Piqua voters to consider street levy renewal


PIQUA — Piqua voters will be considering the renewal of the city’s 0.25 percent income tax for street infrastructure for another 10 years during the March 17 primary election.

In December, the Piqua City Commission approved sending this levy, which has been in place since 1991, to voters for a renewal. The 0.25 percent portion of the city’s income tax generates approximately $1.3 million per year for streets.

“We resurfaced over 117 lane miles in the last 10 years, and we wouldn’t be able to come anywhere close to that without that,” Mayor Kris Lee said. A lane mile is 12 feet wide, so wider streets would take up more space. The city has been able to do the resurfacing of those 117 lane miles for a total cost of approximately $6.7 million over the last 10 years.

The city has been able to use these funds to complete the following street projects: the East Ash Street reconstruction, the Wayne Street streetscape, the County Road 25-A phase 2 and phase 3 reconstructions, the College Street signal project, the Fountain Park bridge rehabilitation project, the Safe Routes to School project, the North Main Street streetscape project, the Commercial Street connector project, the Garbry-Looney roundabout project, and the East Ash Street separated bike lane project.

“We use the levy to get other grants to help with other projects and costs,” Lee said. “Without the passage, the street reconstruction and the street resurfacing programs would both cease to exist.”

The city utilizes these funds to leverage grant money for street infrastructure projects, providing the local match for various grant opportunities. Since 2010, the city has been able to secure over $14 million in grant funding to match this approximate $13 million the city has bee collecting.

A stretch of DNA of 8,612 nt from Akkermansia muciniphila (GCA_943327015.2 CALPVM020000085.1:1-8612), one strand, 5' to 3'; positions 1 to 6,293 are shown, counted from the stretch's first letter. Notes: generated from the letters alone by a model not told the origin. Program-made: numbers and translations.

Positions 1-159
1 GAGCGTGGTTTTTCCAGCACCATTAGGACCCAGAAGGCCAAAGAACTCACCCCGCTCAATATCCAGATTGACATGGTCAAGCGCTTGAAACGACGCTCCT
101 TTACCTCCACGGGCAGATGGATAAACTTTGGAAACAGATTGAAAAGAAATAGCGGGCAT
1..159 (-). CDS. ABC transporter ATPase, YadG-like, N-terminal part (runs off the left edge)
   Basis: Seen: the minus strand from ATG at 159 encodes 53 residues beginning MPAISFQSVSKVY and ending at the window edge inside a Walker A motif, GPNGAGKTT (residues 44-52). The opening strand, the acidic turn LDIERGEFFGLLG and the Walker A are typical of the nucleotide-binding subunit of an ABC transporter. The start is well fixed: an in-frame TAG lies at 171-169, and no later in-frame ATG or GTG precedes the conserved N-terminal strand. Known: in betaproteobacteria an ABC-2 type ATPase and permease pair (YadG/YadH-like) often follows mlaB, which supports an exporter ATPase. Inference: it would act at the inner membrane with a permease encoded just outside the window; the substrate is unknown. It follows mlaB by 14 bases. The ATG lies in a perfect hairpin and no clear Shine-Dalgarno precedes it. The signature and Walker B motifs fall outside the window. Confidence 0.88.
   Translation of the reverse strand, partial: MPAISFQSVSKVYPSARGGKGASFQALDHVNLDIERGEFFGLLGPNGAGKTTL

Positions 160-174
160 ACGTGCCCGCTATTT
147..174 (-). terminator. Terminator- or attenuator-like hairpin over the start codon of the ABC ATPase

Residents with an earned income of $30,000 a year will pay an additional $75 per year or $1.44 per week. Income tax is not collected on income from Social Security, pensions, unemployment benefits, military pay, public assistance, or alimony received. Interest, dividends, and capital gains are not taxed as part of this income tax. According to a fact sheet provided by the city of Piqua, over 70 percent of people working in the city of Piqua do not live in the city and come from outside communities. These are the individuals who would be paying most of the street fund levy.

Without the street levy, the city would only be able to do routine maintenance, like pothole patching, with little to no resurfacing.

“I really hope people will vote for it,” Lee said.


This story has been corrected to note the resurfacing of 117 lane miles has occurred over the last 10 years. Mayor Kris Lee was incorrectly quoted as saying the resurfacing occurred over the last year. The Miami Valley Today regrets this error.

Levy has been in place for 30 years

By Sam Wildow

Miami Valley Sunday News

The difference between the city’s street funds:

The city of Piqua’s Street Levy Fund (103) are funds derived from the 0.25 percent portion of the overall city 2 percent income tax dedicated to be used solely for the construction, reconstruction, and resurfacing of roadways within the city of Piqua. The renewal is for a 10-year period and was last renewed on January 1, 2011.

The city’s Street Maintenance Fund (101) is supported by the general fund income tax, with other street monies coming from gasoline tax and license plate tax. The activities supported by this fund include personnel, operations and maintenance, and capital equipment purchases, including street patching and alley paving. Without the Street Levy Fund (103), the Street Maintenance Fund would provide minimum paving ability.

Information was provided by the city of Piqua.

Reach the writer at [email protected]. © 2020 Miami Valley Sunday News, all rights reserved.

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